Google Earth has just hit a major milestone — one billion downloads. Wow!
In celebration of that, Google has created a great video highlighting some of the things you can do with Google Earth:
To show some of the ways that people have used Google Earth over the past six years, Google has compiled some of their stories and put them up on OneWorldManyStories.com for you to explore.
In addition, they built a great infographic showing off many of the features that you’ll find in Google Earth.
Included in the graphic:
• Explore the 80M 3D trees of Earth’s forests (introduced with Google Earth 6)
• Get lost in dozens of 3D rendered cities around the planet, as well as monuments such as Christ the Redeemer, the Brooklyn Bridge and the Pyramids of Giza
• Travel through time with Historical Imagery
• Swim among 1,288 shipwrecks, including the Titanic in 3D.
• Dive to half of the known oceans in high resolution
• Create virtual tours
• Walk in the footsteps of Neil Armstrong
• Soar through 100M stars and 200M galaxies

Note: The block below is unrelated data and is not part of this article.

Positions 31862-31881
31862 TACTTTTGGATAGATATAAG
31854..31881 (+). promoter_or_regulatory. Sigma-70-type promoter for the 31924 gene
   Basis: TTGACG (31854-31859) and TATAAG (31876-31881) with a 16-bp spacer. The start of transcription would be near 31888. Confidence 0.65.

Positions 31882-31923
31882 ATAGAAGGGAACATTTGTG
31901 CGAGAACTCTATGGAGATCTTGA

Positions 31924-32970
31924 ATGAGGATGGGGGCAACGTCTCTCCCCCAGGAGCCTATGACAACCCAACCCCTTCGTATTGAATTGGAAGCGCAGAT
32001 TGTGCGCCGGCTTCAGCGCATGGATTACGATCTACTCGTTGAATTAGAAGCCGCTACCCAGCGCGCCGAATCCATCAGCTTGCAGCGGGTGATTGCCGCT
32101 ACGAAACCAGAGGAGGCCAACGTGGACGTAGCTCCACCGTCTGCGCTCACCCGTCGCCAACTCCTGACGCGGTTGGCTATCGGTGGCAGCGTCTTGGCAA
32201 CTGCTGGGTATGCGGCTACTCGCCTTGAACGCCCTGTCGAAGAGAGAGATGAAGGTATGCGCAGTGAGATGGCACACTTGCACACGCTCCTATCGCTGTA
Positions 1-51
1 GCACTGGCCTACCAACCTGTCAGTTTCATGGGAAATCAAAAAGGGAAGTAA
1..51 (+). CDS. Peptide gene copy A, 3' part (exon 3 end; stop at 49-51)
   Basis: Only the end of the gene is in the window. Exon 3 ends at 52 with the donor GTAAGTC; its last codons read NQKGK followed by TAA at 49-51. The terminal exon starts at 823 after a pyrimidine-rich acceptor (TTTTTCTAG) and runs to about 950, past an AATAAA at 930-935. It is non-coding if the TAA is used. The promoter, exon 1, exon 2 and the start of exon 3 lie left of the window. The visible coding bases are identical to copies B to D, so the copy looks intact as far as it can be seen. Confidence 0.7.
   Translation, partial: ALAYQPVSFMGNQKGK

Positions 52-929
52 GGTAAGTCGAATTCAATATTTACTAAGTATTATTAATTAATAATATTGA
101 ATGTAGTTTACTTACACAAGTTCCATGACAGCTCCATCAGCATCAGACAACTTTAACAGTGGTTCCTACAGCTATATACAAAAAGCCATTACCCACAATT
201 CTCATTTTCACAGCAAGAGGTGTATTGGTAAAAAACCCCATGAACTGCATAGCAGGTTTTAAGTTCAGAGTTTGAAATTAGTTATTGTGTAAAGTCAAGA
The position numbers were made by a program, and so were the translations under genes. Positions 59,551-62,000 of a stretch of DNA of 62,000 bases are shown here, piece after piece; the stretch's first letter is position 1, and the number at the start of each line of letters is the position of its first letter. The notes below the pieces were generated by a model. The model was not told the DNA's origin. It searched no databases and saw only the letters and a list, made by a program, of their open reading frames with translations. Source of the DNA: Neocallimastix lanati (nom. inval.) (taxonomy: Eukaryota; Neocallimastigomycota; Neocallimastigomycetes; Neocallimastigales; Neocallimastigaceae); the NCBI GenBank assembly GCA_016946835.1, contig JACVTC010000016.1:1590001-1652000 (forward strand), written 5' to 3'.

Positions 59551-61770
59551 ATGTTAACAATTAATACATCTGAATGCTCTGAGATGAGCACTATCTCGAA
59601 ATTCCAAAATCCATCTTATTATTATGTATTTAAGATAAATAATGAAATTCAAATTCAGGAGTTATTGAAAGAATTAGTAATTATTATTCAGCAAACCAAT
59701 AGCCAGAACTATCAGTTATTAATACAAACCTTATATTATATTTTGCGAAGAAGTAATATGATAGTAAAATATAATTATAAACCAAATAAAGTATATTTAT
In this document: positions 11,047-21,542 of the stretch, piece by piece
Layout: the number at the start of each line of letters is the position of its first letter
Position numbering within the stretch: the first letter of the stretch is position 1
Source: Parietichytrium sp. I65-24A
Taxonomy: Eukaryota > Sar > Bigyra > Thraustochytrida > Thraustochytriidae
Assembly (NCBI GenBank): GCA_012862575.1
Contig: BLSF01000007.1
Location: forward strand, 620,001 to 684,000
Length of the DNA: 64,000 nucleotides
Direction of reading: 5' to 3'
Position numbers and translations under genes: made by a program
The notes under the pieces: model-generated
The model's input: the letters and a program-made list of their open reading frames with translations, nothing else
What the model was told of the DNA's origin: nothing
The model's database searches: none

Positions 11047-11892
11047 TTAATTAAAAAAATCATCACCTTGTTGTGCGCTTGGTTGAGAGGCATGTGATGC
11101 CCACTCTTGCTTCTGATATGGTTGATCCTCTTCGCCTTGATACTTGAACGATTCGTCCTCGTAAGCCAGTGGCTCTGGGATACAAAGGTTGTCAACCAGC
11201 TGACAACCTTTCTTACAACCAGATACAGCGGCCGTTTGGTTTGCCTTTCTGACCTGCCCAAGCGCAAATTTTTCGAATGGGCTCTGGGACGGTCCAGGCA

• Follow the Mars Exploration Rovers’ paths (Google Mars
One other fun post comes from Google’s Mike Pegg, who posted a list of his favorite things about Google Earth. Some of it is duplicated above, but he mentions some other useful tools like the 3DConnexion SpaceNavigator.
With all of the amazing features in Google Earth, which is your favorite?
About Mickey Mellen
Mickey has been using Google Earth since it was released in 2005, and has created a variety of geo-related sites including Google Earth Hacks. He runs a web design firm in Marietta, GA, where he lives with his wife and two kids.
Paul van Dinther says
The API for the Google Earth plugin rocks! 🙂
Without it there would not be a
Wishlist: Have all KML features available in the API
Congrats to the GE-Team! They have done a fantastic job over the past years. Also congrats to the great GE-Community who is steadily working on GE to make it better and better every day 🙂
Whenever I look down there on earth, I wonder at its complexity, its inter-connectedness and fragility. So, my favorite feature of Google Earth is the existential jolt it provides. Much of the content of the GE Community is inspired by that jolt.
Richard Cranium says
The most amazing feature is that there isn’t a 64 bit version of it for Linux yet.
(No, running a 32 bit shared library in a multi-lib environment isn’t the same thing.)
An incredible amount of downloads, for a really great tool. Each time I go on GE I discover something new and amazing somewhere in the world.